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Will this be the year, Toronto?

by Archives October 4, 2006

TORONTO – Citizens of Leafs Nation, unite! We’ve all heard it enough times, especially in this city, it’s been 40 years since we last won the Cup (don’t let any Scabs fans hear you grumbling about Kerry Fraser and the ’93 series, either, they don’t like being made fools of). The biggest change coming into this season is obviously the end of the Quinn era.(Who should have been made the GM since John Ferguson is clearly inept in his position – the man snubbed one of the most popular fan-favourites in Leafs history: Tie Domi.)

The new head coach is Paul Maurice, who was superb in guiding the newly relocated AHL affiliate, the Toronto Marlies.

New faces are abundant, but it’s nice to finally look at the lineup and say, “Ah, I remember watching these guys play junior” instead of “I think that guy’s old enough to be my dad.” Starting goaltender Andrew Raycroft will be a refreshing change after aging Eddie the Eagle and his bad back headed to Florida to suit up for the Panthers.

There are still a few veterans around, however, like Darcy Tucker and Mike Peca. There’s two guys with an interesting history. All good Leaf fans will remember the season-ending hipcheck doled out by Tucker during the 2002 playoffs against the New York Islanders. Hard to say how that relationship will pan out.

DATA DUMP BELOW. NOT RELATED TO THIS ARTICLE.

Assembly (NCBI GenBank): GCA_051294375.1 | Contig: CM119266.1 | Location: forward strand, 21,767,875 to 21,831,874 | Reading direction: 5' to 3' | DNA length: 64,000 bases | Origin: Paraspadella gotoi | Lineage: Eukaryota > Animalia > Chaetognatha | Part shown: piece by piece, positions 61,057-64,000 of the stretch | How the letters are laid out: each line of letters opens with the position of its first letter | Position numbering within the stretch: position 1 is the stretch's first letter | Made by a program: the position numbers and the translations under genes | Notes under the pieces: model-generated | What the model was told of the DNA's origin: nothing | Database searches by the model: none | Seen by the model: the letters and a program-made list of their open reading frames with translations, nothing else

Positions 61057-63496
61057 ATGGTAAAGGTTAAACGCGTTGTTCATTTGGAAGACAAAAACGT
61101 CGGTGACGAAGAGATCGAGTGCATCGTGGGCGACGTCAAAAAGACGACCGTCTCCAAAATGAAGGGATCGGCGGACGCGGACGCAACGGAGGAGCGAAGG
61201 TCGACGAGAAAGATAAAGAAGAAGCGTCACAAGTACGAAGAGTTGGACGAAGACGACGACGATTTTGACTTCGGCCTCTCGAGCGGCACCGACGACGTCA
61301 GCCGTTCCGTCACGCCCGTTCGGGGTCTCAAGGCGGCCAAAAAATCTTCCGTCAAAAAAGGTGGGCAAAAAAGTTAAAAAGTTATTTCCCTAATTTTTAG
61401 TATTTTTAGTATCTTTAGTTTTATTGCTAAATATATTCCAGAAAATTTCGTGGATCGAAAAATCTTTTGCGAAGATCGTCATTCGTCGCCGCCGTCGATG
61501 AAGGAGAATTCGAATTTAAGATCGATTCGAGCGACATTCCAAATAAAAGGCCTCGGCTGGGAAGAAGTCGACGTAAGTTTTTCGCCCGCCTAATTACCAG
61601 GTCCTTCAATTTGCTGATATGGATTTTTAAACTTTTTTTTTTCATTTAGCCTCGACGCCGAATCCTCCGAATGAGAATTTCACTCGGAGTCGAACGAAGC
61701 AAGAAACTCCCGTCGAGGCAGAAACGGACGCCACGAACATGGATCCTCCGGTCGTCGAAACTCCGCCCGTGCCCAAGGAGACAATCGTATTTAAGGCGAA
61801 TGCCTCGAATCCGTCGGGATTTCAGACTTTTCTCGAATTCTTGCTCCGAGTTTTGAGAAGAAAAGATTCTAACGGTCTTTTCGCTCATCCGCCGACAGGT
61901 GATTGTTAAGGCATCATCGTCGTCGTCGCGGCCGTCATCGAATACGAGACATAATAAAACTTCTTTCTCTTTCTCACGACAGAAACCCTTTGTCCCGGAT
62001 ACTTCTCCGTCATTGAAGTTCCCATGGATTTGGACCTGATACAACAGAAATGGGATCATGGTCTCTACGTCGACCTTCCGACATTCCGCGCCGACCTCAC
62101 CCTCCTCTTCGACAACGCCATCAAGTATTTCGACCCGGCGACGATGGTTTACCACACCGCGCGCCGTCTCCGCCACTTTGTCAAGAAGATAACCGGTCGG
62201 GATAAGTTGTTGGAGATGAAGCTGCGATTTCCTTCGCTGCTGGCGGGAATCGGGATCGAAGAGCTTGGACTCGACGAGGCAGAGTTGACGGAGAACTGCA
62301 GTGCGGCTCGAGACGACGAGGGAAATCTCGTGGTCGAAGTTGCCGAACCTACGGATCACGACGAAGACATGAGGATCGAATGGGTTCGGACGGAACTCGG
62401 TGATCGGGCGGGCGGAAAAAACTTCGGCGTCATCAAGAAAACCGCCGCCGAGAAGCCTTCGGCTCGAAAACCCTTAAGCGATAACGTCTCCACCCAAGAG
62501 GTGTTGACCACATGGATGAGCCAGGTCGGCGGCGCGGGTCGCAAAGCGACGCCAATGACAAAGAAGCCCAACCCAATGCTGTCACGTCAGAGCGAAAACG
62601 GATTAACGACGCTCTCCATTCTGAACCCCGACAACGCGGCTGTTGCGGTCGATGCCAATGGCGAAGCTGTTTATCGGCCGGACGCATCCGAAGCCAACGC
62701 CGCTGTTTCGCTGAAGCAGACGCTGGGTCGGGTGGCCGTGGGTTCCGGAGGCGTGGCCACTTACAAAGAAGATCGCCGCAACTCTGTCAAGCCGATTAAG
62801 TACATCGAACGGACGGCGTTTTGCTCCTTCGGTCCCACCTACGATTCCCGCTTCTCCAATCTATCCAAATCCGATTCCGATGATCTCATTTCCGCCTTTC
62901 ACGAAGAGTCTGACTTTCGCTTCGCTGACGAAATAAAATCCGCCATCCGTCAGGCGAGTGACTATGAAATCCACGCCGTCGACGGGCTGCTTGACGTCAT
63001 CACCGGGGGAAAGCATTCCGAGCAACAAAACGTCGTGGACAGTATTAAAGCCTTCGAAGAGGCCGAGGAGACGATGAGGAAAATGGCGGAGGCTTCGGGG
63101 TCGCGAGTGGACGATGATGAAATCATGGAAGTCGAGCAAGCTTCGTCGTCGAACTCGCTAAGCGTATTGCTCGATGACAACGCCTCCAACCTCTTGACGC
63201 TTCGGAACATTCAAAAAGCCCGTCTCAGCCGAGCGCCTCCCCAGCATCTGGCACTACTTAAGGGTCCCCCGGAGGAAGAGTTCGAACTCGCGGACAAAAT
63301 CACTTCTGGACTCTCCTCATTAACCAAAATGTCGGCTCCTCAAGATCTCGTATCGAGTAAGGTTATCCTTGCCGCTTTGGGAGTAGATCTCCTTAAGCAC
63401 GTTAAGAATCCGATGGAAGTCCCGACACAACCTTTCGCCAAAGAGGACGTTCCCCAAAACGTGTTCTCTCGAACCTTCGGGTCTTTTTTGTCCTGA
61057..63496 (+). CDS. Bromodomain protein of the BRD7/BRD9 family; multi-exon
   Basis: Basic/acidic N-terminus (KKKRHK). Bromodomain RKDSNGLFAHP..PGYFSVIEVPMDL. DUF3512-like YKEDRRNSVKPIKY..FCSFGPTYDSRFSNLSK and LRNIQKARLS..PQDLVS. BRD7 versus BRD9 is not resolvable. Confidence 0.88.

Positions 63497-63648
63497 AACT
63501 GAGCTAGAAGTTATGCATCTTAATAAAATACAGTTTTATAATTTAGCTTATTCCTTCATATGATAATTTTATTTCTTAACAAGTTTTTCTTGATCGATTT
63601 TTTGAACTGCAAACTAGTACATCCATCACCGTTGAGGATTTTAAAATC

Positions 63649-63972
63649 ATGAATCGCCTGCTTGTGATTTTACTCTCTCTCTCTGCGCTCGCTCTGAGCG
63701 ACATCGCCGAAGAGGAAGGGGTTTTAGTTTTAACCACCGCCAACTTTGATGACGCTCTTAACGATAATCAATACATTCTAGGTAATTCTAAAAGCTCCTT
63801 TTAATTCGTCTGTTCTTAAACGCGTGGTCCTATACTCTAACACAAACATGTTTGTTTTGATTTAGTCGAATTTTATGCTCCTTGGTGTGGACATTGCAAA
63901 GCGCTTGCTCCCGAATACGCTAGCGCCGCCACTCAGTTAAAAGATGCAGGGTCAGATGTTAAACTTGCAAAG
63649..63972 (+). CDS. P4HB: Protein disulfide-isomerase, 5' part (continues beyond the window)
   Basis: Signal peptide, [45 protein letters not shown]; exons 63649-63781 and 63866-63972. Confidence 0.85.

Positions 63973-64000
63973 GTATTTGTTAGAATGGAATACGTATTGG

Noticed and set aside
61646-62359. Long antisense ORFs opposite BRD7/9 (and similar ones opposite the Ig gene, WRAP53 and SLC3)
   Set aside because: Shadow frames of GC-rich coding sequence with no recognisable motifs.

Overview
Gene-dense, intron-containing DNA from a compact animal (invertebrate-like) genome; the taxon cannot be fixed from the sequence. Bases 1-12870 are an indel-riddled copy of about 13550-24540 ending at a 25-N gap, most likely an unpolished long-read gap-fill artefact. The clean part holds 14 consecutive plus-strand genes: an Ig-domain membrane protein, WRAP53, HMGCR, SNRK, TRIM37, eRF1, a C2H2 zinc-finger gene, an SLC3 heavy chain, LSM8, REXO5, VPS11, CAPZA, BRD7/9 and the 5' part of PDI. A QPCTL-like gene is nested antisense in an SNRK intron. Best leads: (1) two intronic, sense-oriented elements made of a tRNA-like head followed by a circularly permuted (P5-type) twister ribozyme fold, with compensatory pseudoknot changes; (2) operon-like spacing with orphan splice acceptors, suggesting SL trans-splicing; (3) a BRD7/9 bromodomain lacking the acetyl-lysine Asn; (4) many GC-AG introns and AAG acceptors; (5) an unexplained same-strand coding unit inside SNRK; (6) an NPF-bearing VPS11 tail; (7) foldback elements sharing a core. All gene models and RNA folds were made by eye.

With Quinn out of the picture, it’s going to be a whole new ballgame, so to speak, and with some of the young guys coming in, who are already accustomed to Maurice’s coaching style, the Leafs are in a position to be awfully dangerous this season. The back end is questionable at times, but the Leafs have a couple young defenders who could damn well steal the show, in Brendan Bell and Jay Harrison. They didn’t trade away all their good prospects – just most. Hopefully, Hal Gill can work himself into the lineup as a regular and push sloppy Wade Belak out.

Kyle Wellwood, who began making a name for himself last season, should be continuing to develop. Hey, maybe even Jeff O’Neill will get his act in gear: the inconsistent right-winger found himself a healthy scratch last season.

Overall, the overhaul looks good on paper, but is bringing in a young team really going to solve the Leafs problems? It’s too early to know for sure, but there’s a lot of proud fans out there, who bleed blue and white that be-Leaf, the Cup-drought ends here.

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